First I: Incrementalism
Wolcott’s incrementalist posturing appears practically macho next to the economic proposals of Nicholas Lemann—the Joseph Pulitzer II and Edith Pulitzer Moore Professor of Journalism and Dean Emeritus of the Faculty of Journalism at the Columbia University Graduate School of Journalism. Writing in the second issue of Liberties, Lemann concedes that “the current economic discontent is a revolt against a designed system that took shape with the general assent of elite liberal and conservative intellectuals . . . [who] were more closely focused on other issues to pay close attention to the details.” His remedy for this widespread discontent—especially in light of recent news that the Senate just passed a trillion-dollar infrastructure bill—is wild:
I am proposing a great remaking of the political economy as a primary task over the next generation. At this moment the most useful next step in that project is not to produce a specific policy agenda, but instead to outline an approach to politics that could create widespread popular support for the larger project.
The same power and light can be found in “Honey and Poison: On Corruption” by Matthew Stephenson, the Eli Goldston Professor of Law at Harvard, who wants everyone to understand what he’s not saying: “This is not to say that corruption can ever be defeated. The temptations to use one’s entrusted power for private advantage, or to use one’s wealth and influence to improperly influence public decisions, are just too strong.” As far as unsolicited confessions go, this is pretty strange, but it gets stranger if you consider that despite the corruptive urge that overwhelms the unscrupulous everyman, “a series of small victories, which may not seem by themselves to do much to change the fundamentals of a corrupt system, can add up to something bigger and more transformational.”
The Harper’s Letter was of course nothing but an elaborate advertisement for out-of-the news liberal gurus.
Predictably, Liberties saves the realest transformational visions for climate change. Michael Ignatieff’s “Liberalism in the Anthropocene” reads like the little magazine version of a David Lean epic on TCM. Fittingly, it’s here where Liberties begins to reveal itself as a QVC-level sales pitch, premised on affect and presentation rather than on meaningful ideas. Channeling the dark liberal energy of the Harper’s Letter, Ignatieff summons the bogeyman of “terrible fear.” “We fear our own powers and their consequences; we fear our world ending, going dark in environmental collapse and plague, followed by that old evil stand-by, barbarism.” But, ever true to the guru, Ignatieff promises salvation from “barbarism” not with socialism, or even an austere technocratic agenda, but with a “complex story of how we became lords and masters of nature.” The essay ends with a landscape shot: “We must be unafraid to confront the dark side of progress now, but without losing faith in the human campaign to make life better. This is the conviction that we need to save our planet and ourselves.”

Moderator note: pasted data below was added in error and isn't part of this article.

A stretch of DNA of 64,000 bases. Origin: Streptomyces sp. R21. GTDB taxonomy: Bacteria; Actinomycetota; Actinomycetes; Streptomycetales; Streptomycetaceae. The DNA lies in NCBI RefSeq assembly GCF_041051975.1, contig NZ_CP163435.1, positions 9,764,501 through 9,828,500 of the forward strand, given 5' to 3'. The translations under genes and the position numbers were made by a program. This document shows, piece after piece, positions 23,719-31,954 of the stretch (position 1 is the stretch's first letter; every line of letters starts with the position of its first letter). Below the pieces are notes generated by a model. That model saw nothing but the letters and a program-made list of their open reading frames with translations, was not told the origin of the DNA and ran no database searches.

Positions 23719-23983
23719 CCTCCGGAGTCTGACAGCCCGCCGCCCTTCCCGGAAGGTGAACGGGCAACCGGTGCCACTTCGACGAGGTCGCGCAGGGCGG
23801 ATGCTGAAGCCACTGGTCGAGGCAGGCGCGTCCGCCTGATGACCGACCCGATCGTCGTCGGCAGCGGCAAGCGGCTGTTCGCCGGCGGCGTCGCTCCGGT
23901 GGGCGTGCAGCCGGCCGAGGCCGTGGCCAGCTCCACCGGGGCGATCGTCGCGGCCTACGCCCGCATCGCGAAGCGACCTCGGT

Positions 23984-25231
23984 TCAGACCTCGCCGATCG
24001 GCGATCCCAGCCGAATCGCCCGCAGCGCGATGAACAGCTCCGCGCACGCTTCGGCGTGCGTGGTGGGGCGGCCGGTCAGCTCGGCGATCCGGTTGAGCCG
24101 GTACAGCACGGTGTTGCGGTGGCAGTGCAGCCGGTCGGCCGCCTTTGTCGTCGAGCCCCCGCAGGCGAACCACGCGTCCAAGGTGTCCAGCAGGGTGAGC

No one wants to get called a futilitarian, but I don’t feel much mastery over the earth these days. And if I ever could lord it over nature, I absolutely would not take the approach Ignatieff recommends:
Dissolving a big problem into little steps is the essence of a liberal politics. Radical environmentalists like to scorn gradualism and incrementalism, but working with incentives and markets, liberal gradualism is on the cusp of transforming Western energy systems. Look around at all those windmills and all those solar panels. Look at the way renewables are competing with fossil fuels on price. This is how regulated markets can work.
It gets worse and more deluded: “All these small gestures certainly have ‘big number effects’ when millions of strangers, uncoordinated, all join their little efforts to our own.” Oh, man, they sure don’t. No serious person believes that a package of windmills and magically conjoined liberal individualists is going to reset the Gulf Stream; it will not even be possible, according to reporting done by the Bazarovs at the New York Times, to limit warming beyond 2050 without “aggressive, rapid and widespread emissions cuts, beginning now.”
Second I: Intervention
One trait that separates the guru from the cult leader is his cool personality. He favors lightly perceptible shifts from deep narrative concern to promises of better days, often encouraging a commitment to goalposts that move. To remind you he was a normal guy before his adherence to the method, or just to break the ice, he’ll sometimes add a little confession.
No one wants to get called a futilitarian twice, but I don’t feel much mastery over the earth these days.